Meaning of GUIDE in English

I. ˈgīd noun

( -s )

Etymology: Middle English gide, from Middle French guide, from Old Provençal guida, from guidar to guide, direct, of Germanic origin; akin to Old English wītan to look after, depart, witan to know — more at wit


a. : a person who leads or directs another in his way or course (as in a strange country or through difficult terrain)

b. : a person who exhibits and usually discusses or explains points of interest (as of a city, a museum collection, or a building) to sightseers

c. : something (as a guidebook, signpost, or instruction manual) that provides a person with guiding information

d. : one (as a teacher) who directs a person in his conduct or course of life : director , supervisor

no boy ever had a better guide than I in the fundamental decencies of life


a. : a contrivance for directing the motion of something ; especially : such a contrivance (as in a tool) having a directing edge, surface, or channel

b. : a device (as a ring or loop) made usually of metal or agate and attached to a fishing rod to hold the line in position

c. : the groove in which the plow used in bookbinding moves

d. : a small device for guiding threads or strands of fiber on a spinning, winding, quilling, or other textile machine

e. : a device in a printing press or folding machine for holding and releasing a sheet

f. : a grooved director for a surgical probe or knife

g. : a sheet of metal or other material or a card with projecting edge or tab for labeling that is inserted in a card catalog, index, or other file to facilitate reference


a. : a person or vehicle upon whom the movements or alignments of a military command are regulated — used especially in commands

guide right

guide center

b. : a warship on which others in a formation regulate their positions


a. : girl guide

b. : an 11-year-old to 16-year-old girl guide — distinguished from brownie

II. verb

( -ed/-ing/-s )

Etymology: Middle English giden, guiden, from Middle French guider, alteration (influenced by guide, n.) of Old French guier, of Germanic origin; akin to Old English wītan to look after, depart, witan to know — more at wit

transitive verb

1. : to act as guide to : direct in a way : conduct , pilot

guided us through the city


a. : to regulate and manage : direct or supervise especially toward some desirable end, course, way, or development

b. : to superintend the training or education of : instruct , advise , counsel

his studies were guided by one of the great educators of the day

3. Scotland : to treat or handle especially another person or an animal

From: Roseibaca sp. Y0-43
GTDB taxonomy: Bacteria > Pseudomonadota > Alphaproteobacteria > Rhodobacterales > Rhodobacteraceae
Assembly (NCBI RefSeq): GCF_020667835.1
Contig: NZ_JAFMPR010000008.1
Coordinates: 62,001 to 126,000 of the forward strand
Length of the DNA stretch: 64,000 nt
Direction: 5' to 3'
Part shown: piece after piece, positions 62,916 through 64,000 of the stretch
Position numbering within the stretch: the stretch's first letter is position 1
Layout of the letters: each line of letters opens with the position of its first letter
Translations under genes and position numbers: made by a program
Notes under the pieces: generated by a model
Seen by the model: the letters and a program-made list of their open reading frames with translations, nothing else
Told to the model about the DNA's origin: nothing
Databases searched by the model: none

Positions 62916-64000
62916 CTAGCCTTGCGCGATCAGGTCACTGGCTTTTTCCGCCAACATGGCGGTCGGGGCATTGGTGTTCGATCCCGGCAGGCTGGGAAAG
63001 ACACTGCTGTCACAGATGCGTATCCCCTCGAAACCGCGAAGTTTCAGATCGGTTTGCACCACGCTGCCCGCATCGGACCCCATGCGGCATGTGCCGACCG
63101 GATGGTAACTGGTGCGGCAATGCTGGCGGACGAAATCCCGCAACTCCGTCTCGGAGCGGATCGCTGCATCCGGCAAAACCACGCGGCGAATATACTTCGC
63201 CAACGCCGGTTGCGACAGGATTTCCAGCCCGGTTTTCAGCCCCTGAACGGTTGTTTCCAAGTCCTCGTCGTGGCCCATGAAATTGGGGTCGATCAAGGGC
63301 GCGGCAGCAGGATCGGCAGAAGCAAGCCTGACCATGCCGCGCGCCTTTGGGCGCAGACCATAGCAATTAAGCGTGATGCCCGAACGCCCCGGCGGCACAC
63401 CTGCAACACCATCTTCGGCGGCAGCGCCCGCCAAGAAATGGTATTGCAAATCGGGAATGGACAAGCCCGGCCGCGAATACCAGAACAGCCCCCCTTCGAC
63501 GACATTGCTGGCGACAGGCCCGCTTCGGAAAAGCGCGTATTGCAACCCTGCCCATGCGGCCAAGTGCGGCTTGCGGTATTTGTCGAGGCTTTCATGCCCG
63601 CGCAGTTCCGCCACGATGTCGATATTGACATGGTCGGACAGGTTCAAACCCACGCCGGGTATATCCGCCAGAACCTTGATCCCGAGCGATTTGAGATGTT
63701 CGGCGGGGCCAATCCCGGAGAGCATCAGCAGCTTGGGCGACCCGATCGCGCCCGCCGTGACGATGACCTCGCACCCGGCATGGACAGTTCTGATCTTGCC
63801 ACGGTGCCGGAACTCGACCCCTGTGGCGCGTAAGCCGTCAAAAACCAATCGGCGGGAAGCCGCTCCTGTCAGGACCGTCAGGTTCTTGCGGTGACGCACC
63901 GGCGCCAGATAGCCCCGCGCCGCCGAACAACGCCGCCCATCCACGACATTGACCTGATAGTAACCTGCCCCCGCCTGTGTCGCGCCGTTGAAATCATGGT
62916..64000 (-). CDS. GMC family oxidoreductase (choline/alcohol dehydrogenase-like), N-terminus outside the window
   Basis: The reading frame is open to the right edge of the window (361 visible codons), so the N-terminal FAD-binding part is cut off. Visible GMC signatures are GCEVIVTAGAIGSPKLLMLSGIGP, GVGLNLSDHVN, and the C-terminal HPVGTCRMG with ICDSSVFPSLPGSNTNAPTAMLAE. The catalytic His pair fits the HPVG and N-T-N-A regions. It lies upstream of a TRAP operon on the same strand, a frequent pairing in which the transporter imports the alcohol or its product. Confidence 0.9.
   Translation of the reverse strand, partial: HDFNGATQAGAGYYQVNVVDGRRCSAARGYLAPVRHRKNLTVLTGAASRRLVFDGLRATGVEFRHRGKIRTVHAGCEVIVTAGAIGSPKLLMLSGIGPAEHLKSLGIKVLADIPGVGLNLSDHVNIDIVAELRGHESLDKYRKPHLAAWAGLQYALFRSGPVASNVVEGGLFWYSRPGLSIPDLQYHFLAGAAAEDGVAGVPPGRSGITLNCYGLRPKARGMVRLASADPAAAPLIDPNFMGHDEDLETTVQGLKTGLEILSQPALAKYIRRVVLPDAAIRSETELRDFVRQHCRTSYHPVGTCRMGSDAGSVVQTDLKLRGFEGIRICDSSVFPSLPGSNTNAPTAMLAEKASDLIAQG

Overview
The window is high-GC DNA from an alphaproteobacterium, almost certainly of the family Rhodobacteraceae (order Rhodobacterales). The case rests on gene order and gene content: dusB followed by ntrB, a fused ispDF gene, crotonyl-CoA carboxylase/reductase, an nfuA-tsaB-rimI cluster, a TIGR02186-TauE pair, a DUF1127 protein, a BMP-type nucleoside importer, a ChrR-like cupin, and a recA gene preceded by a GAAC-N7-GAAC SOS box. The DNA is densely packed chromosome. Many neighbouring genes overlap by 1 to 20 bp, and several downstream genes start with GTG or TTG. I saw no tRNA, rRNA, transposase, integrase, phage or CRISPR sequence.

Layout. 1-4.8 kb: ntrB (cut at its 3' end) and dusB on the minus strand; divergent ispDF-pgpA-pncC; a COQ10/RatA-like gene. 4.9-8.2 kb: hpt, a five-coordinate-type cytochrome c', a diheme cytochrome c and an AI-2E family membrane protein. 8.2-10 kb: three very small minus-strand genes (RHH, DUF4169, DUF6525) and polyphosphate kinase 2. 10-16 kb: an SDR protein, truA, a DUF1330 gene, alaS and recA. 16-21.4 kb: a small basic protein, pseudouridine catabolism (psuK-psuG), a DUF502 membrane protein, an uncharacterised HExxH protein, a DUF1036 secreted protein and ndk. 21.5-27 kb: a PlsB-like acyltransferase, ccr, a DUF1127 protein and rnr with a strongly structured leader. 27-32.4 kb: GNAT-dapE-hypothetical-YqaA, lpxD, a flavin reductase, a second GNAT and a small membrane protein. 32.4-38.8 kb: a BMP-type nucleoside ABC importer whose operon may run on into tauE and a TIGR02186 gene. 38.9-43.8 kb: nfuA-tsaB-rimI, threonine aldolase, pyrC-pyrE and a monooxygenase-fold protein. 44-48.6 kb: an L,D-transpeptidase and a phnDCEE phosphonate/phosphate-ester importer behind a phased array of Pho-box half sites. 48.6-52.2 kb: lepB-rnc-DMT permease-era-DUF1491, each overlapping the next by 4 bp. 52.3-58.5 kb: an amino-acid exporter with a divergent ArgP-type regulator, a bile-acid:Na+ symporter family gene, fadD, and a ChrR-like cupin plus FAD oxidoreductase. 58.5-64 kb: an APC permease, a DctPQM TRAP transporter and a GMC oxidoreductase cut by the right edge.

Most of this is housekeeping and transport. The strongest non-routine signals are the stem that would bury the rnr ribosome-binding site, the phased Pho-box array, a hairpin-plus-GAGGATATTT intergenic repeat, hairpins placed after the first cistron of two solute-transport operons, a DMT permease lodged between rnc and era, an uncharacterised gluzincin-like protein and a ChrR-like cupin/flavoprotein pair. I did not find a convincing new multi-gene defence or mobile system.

guided her ill

intransitive verb

: to act or work as a guide


lead , steer , pilot , engineer : guide may apply to the act of conducting or directing along a course as performed by one with certain, specific, or intimate knowledge or by something equally trustworthy

guided by a native on their expedition through the mountains

guide patrons to their proper seats

inspired and galvanized by the personality of a great man who was guiding them in their art — Stephen Williams

be guided by good judgment — C.S.Kilby

lead suggests preceding to show the way; sometimes, in addition, it indicates keeping those following in order; it may refer to taking initiative, determining procedure, or assuming a director's role

led his men to safety

led the caravan west

leading the supporters of the amendment

the man leading the research project

steer suggests the action of one planning or adhering to a course with concomitant controlling, governing, or maneuvering

steering the ship past the sandbars into the harbor

deftly steered the Council of the International Congress through its problems concerned with the place of the next session — A.L.Kroeber

secure in the faith that his reasoned intelligence will steer him correctly at all times — H.N.Maclean

pilot suggests leading or steering over a dangerous, intricate, or complicated course or route

pilot the ship through the channel

wagon trains piloted by bearded scouts

took his sister's arm and piloted her to a safe corner

piloting important bills through the senate — Current Biography

engineer may refer to planning and supervising construction; it often indicates carrying through, executing, or effectuating with contriving, maneuvering, manipulating, and calculating

the influential Americans in Hawaii, with the connivance of United States Minister Stevens and the “moral” support of American marines, engineered a revolution, deposed the Queen — J.W.Ellison b.1891

spokesman for the party when graceful adjustments were to be made or delicate compromises engineered — S.H.Adams

behind it all was the Soviet leviathan skilfully, though at times crudely, pulling strings, engineering, manipulating, staging, and, if need be, intimidating and compelling — Alexander Dallin

Webster's New International English Dictionary.      Новый международный словарь английского языка Webster.